Change is hard for most people, and relocating for work is basically change overload – you have to sell your home, move, and start a new job simultaneously. When you’re relocating an entire family, now that requires a lot of communication and finesse. But change can be a good thing. You get to grow professionally, meet new people, and explore and experience a new city, state, or even, country! AVE reached out to five families who have already made a move to offer tips to future families so they can get past the negatives and reap the positives even quicker!
Back-up VIP Documents
“If you are relocating overseas, make sure you have scans and back-up certified copies of vital documents like your passport, diploma, employment contract, etc. If something gets lost, this will help getting a replacement easier, since you’ll have details from the original document. It will also help you settle in to your new country faster. You’ll often need to submit heaps of documents in the beginning – and you’ll have them on hand!”- Mahogany Beckford relocated to China from the United States a few years ago.
Learn the Language
“Learn the language where you are being relocated to ahead of time. It helps you fit in quicker and will make you feel more comfortable in the long run.”- Blogger Megan Stetzel of forksandfootprints.com relocated to Bangkok from upstate New York two years ago.
Get Out and Explore
“Turn the moving process into an adventure. My son was 3 the first time we moved and 5 the next. I made sure I had a full week before I started my job to unload all those overwhelming boxes. We would unpack in the mornings, and in the afternoons, we would explore. We visited Oregon Health Sciences University, the Children’s Museum, Greenville’s famous downtown, and a suspension bridge over a waterfall. These activities kept the move fun.”- Tami Blumenfield, a professor who relocated from Seattle to Portland and later Greenville, South Carolina. Both times she moved her whole family.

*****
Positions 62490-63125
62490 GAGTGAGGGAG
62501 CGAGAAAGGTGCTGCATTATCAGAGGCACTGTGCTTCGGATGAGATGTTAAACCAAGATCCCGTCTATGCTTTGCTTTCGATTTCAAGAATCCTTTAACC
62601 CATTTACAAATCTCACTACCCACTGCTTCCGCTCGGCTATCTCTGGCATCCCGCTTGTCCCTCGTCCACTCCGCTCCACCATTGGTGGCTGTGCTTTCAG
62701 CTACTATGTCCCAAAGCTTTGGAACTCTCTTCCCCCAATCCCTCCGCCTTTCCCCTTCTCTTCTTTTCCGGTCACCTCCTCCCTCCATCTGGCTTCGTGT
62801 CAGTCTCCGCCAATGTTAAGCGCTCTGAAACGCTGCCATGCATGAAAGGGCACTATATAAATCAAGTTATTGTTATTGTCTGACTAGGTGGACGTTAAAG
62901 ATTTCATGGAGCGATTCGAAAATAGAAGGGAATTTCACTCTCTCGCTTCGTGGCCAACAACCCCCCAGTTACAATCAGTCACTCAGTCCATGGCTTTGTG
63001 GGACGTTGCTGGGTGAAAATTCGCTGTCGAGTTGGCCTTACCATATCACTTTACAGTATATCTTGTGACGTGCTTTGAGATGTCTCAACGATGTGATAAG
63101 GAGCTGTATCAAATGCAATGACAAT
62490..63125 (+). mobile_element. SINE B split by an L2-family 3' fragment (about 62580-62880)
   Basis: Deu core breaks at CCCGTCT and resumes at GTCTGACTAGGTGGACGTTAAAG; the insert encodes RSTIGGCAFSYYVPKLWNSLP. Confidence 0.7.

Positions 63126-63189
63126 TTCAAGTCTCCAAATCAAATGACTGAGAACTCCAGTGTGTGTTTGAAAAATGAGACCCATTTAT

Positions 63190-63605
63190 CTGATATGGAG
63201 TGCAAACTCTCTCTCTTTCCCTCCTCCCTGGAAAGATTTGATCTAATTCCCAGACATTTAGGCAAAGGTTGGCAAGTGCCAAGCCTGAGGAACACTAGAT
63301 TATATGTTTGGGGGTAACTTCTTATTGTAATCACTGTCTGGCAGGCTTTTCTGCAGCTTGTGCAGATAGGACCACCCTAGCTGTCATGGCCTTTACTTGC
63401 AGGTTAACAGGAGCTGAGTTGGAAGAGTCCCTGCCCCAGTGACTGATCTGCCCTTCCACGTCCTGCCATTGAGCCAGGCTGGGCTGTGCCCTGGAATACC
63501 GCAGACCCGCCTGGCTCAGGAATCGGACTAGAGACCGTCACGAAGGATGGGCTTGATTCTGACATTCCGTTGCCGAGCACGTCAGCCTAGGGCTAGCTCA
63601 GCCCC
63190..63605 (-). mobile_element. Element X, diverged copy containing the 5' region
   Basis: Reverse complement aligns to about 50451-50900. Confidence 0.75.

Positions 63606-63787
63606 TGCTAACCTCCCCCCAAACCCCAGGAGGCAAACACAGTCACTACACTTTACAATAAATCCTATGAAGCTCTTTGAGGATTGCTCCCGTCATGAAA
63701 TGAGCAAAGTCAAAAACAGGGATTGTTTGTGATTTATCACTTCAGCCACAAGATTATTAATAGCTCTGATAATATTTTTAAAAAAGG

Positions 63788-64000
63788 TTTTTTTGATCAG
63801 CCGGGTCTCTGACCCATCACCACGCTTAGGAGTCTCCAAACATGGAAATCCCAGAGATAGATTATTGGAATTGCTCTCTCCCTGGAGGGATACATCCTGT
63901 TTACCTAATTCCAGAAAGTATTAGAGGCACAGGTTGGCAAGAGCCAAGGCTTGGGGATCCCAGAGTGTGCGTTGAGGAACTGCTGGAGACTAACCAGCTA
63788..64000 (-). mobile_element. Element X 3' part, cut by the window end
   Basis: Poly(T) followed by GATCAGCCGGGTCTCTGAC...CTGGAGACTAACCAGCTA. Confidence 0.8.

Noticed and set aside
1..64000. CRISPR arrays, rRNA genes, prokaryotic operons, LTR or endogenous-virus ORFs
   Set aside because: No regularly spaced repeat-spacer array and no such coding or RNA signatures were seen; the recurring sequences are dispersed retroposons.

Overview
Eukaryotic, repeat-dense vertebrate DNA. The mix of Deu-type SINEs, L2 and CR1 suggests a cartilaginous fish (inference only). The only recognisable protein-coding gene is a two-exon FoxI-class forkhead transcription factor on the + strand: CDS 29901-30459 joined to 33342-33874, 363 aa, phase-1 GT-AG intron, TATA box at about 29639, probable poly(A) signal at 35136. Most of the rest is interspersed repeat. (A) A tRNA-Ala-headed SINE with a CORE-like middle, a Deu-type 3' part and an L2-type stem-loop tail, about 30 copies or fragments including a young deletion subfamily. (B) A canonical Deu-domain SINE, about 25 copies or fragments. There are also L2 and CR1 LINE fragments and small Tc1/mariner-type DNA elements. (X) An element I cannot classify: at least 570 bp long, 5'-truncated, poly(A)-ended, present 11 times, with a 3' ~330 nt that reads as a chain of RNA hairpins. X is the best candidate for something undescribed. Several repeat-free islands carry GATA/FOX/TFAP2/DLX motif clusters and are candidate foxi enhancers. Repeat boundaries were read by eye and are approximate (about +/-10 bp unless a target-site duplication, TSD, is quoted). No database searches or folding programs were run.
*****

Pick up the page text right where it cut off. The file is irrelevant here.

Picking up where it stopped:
“MeetUp is a great way to integrate and find a community of like-minded people quickly. Relocating can be lonely, finding your tribe can be difficult, finding social groups through churches or online is extremely helpful in shortening the time to make new friends.” Elizabeth Miner relocated to California from Boston for work.
Wander Around Town
“Drive around and get to know the area (main highways, shopping malls, movie theaters). Walk around the neighborhoods and the main streets. Within the first six months, get a dentist, doctor, lawyer, accountant, pharmacist, hair stylist, and dry cleaner. Find a bar/restaurant ‘where everyone knows your name.’ Go to local sporting events, theater, and concerts.” Joni Daniels, a self-described “trailing spouse,” who relocated at age 50 for her husband’s work.